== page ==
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Rice ranked 17 in U.S. News’ 2022 best colleges list

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Infographic by Anna Chung

By Prayag Gordy     9/14/21 10:38pm

Rice fell one place in the 2022 U.S. News and World Report’s Best National Universities list, tying with Cornell University for No. 17. Over the past five years, Rice has ranked as low as 17 and as high as 14.

President David Leebron said he celebrated Rice’s placement, though he does not consider rankings too crucial.

“Overall, we were very pleased with the rankings, especially the Niche ranking of Rice No. 7 in the country, and Rice being one of only four universities to be named to 11 of the ‘Great Lists’ of the Princeton Review,” Leebron said. “While we do pay attention to rankings, it’s not the way I would evaluate the most important achievements at Rice.”



Among other categories, U.S. News placed Rice at No. 6 in best undergraduate teaching and No. 5 in best value schools.

Leebron said Rice’s faculty deserves the accolades.

“It is clear from other surveys and rankings how much our students value the commitment and engagement of our faculty,” Leebron said. “We owe our faculty a great deal for this dedication and the quality of instruction.”

Rice’s place as the fifth-best value school, behind Yale University, the Massachusetts Institute of Technology, Harvard Universty and Princeton University, reflects Rice’s tuition and financial aid packages, according to Leebron.

“We remain absolutely committed to assuring our students outstanding value, in terms of the quality of our education, the outcomes of the education, and the affordability of our education taking into account financial aid,” Leebron said.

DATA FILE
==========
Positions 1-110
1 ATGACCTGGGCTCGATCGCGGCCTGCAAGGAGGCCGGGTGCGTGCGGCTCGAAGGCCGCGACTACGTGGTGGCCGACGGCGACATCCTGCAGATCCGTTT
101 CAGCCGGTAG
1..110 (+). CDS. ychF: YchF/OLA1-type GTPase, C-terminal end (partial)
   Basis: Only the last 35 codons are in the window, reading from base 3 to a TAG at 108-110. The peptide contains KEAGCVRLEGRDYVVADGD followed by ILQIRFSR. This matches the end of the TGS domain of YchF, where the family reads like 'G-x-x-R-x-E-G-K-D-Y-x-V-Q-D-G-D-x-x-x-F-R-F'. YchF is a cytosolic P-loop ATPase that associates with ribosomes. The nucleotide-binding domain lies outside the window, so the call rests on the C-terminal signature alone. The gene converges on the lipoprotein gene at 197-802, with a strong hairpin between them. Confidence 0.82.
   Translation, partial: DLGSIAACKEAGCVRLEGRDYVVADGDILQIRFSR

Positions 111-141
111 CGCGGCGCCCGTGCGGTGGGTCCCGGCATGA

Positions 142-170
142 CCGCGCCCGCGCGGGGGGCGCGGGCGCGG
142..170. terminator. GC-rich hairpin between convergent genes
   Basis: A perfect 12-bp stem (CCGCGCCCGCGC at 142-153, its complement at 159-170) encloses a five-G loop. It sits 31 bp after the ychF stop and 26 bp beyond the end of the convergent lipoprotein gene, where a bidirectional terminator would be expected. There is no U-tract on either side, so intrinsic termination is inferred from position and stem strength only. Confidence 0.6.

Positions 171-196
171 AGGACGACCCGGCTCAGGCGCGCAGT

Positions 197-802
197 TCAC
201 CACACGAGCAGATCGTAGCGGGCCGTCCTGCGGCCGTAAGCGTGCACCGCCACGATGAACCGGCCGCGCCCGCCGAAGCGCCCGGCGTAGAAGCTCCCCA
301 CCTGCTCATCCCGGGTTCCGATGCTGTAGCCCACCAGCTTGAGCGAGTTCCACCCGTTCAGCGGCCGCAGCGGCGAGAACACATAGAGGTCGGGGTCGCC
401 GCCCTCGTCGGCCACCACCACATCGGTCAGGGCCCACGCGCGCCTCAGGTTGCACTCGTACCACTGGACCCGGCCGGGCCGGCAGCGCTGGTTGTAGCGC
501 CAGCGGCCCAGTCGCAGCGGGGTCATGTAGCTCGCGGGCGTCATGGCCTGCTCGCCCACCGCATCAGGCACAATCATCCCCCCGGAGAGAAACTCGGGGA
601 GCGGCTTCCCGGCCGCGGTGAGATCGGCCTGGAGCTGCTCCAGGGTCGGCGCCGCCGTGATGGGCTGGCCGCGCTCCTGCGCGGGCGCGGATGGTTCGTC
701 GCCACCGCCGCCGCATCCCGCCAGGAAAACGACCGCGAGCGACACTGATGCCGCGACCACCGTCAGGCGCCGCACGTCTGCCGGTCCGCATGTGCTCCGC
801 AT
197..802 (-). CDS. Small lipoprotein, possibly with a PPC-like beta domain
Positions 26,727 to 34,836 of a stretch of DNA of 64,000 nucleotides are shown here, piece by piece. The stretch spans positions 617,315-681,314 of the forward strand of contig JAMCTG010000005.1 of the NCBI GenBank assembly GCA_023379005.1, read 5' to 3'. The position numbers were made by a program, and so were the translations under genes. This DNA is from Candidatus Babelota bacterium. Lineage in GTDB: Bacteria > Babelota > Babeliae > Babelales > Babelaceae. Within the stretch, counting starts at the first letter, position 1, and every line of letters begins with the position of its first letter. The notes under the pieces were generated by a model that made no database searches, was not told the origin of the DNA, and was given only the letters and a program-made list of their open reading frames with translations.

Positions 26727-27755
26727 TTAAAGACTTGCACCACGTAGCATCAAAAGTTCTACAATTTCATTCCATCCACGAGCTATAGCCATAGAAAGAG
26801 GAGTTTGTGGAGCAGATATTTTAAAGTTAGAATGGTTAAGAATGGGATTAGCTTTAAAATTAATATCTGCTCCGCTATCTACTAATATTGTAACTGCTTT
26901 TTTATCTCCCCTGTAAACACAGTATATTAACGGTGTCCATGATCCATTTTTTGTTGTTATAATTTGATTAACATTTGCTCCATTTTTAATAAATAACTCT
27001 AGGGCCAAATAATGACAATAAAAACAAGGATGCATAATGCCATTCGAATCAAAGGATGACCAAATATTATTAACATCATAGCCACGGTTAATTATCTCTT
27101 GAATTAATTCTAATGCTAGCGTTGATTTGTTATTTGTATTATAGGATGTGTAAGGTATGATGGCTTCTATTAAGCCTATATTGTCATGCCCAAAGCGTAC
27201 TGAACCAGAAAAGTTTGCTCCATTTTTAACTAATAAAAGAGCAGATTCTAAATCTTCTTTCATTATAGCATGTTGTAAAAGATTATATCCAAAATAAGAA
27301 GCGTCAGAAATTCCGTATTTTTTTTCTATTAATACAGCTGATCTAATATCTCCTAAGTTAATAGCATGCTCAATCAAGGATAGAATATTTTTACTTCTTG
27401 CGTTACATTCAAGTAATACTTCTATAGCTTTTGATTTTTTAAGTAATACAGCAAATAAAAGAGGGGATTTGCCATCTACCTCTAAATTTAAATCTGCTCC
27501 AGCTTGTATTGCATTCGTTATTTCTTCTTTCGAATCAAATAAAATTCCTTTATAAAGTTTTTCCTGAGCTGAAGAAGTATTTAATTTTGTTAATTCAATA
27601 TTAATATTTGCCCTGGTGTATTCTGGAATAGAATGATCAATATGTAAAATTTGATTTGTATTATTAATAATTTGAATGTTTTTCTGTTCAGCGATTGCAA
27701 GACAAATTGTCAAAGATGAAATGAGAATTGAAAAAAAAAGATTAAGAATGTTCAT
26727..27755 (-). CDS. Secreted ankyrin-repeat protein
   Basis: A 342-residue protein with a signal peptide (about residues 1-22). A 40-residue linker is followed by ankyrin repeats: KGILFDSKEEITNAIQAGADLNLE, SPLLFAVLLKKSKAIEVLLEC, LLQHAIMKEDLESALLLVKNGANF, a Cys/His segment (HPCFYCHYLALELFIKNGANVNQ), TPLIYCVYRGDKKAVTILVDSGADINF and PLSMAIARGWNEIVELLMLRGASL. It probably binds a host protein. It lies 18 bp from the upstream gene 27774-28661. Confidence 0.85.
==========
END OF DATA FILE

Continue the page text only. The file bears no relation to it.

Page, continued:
Rice placed No. 265 in top performers on social mobility. Though Leebron said that Rice is ranked No. 10 among the private institutions in U.S. News’ top 25 national universities, he said he believes Rice needs to improve outcomes for low-income students.

“We must continue to assure that our student body reflects an expanding socioeconomic diversity, including more lower income students,” Leebron said. “Although our graduation rates are extremely high, we want to work to make sure all students graduate, and that those from under-resourced and [under-resourced minority] populations graduate at the same rate as other students.”

Diversity has improved through Leebron’s 18-year tenure, as have other aspects of the university, Leebron said.

“We have become a much more diverse university, effectively ranked as No. 7 by U.S. News among the top 100 national universities,” Leebron said. “We have become a much more visible university, both nationally and internationally, and that is reflected in both our applicant pool and our student body.”



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